NC - How Hurricane Irene Changed the Outer Banks, 10 Years Later
Every generation or so, the Outer Banks experiences a major storm that changes the landscape. These changes include alterations to the literal geography of the islands, for sure, but they also entail shifts in our perspectives, and in how the local community responds to storms going forward.
Hurricane Irene made landfall on Saturday morning, August 27, at about 7:30 a.m. near Cape Lookout. Having diminished in strength from a Category 3 to a Category 1, there was widespread hope that the storm would leave behind minimal damage, like 2010’s Hurricane Earl, which had a similar path. But as Irene passed over the barrier islands and turned north, heading up the Pamlico Sound, it became clear that this would not be the case.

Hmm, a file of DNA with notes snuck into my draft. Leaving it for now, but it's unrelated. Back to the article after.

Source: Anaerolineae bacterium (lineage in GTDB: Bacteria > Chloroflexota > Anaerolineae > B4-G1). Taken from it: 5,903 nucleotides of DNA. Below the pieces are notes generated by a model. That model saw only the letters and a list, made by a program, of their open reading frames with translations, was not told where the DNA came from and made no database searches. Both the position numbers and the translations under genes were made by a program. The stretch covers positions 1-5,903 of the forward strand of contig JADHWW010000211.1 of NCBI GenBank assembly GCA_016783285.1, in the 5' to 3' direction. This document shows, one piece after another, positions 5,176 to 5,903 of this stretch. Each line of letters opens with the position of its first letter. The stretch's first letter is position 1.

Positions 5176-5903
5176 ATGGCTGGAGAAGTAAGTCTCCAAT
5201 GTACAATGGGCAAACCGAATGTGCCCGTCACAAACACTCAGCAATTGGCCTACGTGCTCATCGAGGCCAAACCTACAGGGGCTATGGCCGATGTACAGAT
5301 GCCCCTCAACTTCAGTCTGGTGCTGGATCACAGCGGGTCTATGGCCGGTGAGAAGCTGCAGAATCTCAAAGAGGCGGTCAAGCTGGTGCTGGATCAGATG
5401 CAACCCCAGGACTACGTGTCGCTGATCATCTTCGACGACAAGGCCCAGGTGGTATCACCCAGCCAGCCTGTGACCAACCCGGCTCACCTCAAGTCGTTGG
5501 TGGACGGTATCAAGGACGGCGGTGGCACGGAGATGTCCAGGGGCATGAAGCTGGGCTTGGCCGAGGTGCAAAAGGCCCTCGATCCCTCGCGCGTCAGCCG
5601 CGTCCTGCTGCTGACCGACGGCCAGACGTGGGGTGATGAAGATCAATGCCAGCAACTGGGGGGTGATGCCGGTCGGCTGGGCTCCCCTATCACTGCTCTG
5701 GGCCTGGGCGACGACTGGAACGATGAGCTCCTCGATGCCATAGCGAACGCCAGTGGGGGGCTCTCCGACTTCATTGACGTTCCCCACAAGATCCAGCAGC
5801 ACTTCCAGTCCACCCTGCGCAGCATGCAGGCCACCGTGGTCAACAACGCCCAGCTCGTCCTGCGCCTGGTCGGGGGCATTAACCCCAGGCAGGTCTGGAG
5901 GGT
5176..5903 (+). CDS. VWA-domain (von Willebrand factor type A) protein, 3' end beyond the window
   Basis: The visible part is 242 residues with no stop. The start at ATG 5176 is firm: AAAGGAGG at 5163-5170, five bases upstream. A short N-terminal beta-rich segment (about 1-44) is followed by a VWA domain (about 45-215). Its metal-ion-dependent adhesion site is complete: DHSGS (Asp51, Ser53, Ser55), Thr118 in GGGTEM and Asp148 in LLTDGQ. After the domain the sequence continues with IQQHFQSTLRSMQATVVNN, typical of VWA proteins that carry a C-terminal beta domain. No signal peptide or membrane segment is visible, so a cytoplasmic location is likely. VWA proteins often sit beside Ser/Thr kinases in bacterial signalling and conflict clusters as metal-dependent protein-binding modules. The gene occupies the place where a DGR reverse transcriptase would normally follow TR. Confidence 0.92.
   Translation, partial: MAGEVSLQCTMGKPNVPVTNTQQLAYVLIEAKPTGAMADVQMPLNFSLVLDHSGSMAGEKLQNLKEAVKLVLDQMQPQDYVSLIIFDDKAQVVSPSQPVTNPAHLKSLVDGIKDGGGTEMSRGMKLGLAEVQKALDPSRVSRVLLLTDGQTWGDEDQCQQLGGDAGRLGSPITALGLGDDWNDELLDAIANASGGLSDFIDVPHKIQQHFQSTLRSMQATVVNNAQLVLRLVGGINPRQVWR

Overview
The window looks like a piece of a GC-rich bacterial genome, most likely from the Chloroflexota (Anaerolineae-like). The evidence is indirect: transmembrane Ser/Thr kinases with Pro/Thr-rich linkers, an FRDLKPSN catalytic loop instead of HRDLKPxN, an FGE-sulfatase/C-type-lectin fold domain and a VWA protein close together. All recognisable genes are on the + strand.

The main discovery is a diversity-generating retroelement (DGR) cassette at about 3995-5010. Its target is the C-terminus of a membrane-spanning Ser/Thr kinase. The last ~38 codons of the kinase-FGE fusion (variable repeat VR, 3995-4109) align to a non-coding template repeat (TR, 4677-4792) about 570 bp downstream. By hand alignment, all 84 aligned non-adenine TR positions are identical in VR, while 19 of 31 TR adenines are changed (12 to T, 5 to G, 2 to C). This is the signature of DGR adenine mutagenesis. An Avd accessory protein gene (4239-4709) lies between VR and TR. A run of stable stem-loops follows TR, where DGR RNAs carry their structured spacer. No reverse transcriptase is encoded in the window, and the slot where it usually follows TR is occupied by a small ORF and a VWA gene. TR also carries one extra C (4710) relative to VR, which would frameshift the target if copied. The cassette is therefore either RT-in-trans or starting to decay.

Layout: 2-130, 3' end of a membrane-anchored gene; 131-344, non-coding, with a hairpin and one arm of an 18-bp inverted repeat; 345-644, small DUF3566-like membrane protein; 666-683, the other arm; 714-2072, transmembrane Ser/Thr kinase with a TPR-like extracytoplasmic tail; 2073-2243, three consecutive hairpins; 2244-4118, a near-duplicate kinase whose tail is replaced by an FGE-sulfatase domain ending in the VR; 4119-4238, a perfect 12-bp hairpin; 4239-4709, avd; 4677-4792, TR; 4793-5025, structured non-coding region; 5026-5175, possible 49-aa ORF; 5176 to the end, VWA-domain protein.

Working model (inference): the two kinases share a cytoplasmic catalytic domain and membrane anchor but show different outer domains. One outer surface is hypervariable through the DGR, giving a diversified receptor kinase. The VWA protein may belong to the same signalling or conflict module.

Southern Hatteras Island and Ocracoke Island remained relatively unscathed, but in the northern villages of Avon, Rodanthe, Waves, and Salvo, (and some areas of northern Dare County), the surge was catastrophic, with up to 10-12 feet of water, per National Weather Service records.
Irene cut two distinct inlets along Pea Island, created multiple dune breaches, and resulted in unprecedented soundside flooding to homes and structures in Avon and the Tri-villages. Power was tenuous for more than a week, evacuated residents weren’t able to come home for about 10 days, and N.C. Highway 12 was closed from August 27 until October 10, meaning that residents had to utilize the two-hour-long emergency ferry from Rodanthe to Stumpy Point to exit the island for seven weeks.